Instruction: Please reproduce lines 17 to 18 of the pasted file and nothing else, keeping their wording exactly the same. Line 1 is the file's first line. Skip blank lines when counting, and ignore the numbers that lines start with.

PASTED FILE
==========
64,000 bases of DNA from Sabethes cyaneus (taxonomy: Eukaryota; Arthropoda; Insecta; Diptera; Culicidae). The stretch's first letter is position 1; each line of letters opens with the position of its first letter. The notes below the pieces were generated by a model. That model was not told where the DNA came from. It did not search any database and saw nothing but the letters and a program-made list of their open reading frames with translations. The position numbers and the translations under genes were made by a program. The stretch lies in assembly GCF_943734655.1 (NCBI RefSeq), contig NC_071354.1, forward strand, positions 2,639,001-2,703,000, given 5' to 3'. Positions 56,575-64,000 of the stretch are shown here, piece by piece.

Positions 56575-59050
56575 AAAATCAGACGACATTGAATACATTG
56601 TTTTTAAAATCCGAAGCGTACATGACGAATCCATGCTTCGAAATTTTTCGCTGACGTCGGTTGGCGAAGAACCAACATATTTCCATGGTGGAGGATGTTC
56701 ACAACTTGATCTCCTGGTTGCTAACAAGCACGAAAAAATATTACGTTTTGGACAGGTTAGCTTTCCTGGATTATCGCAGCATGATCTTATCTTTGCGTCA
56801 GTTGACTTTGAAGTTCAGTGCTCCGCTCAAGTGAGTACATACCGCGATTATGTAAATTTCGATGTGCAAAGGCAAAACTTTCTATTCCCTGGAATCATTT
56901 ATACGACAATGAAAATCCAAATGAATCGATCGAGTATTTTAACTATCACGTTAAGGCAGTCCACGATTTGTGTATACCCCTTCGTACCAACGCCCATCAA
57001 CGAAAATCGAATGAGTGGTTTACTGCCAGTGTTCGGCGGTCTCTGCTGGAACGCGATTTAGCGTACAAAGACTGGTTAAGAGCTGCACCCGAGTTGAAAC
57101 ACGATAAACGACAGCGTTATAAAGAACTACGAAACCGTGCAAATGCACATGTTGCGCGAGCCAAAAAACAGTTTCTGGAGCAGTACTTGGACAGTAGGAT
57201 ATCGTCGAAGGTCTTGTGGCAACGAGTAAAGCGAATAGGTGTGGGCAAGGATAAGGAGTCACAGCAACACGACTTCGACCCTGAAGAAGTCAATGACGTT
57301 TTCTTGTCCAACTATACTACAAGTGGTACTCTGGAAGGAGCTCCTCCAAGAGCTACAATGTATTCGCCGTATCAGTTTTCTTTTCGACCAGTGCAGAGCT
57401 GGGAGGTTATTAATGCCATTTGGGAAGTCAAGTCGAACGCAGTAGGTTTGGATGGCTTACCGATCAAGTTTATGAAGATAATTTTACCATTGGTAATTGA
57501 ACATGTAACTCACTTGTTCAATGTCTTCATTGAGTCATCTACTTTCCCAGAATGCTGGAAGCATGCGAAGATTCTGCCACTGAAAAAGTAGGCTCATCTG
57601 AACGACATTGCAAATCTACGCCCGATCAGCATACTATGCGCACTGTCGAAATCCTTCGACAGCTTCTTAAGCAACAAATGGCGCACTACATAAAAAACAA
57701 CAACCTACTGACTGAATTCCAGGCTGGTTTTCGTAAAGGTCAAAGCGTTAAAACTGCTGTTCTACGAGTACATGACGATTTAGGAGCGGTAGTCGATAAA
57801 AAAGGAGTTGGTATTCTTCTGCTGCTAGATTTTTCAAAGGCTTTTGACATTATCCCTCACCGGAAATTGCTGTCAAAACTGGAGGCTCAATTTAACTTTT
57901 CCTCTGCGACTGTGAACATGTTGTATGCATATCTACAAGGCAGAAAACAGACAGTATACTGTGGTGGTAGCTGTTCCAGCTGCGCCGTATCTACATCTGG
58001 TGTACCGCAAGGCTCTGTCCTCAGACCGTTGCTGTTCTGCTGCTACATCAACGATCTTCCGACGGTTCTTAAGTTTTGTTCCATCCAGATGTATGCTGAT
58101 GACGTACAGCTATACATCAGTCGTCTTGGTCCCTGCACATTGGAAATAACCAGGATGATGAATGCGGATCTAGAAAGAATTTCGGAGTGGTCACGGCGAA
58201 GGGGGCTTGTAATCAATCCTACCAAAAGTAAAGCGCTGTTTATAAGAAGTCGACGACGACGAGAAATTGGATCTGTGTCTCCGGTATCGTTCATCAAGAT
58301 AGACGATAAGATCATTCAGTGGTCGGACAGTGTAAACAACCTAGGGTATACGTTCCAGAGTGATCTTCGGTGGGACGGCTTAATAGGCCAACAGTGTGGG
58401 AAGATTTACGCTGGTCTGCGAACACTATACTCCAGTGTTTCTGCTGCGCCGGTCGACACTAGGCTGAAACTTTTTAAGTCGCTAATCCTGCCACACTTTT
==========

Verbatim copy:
57901 CCTCTGCGACTGTGAACATGTTGTATGCATATCTACAAGGCAGAAAACAGACAGTATACTGTGGTGGTAGCTGTTCCAGCTGCGCCGTATCTACATCTGG
58001 TGTACCGCAAGGCTCTGTCCTCAGACCGTTGCTGTTCTGCTGCTACATCAACGATCTTCCGACGGTTCTTAAGTTTTGTTCCATCCAGATGTATGCTGAT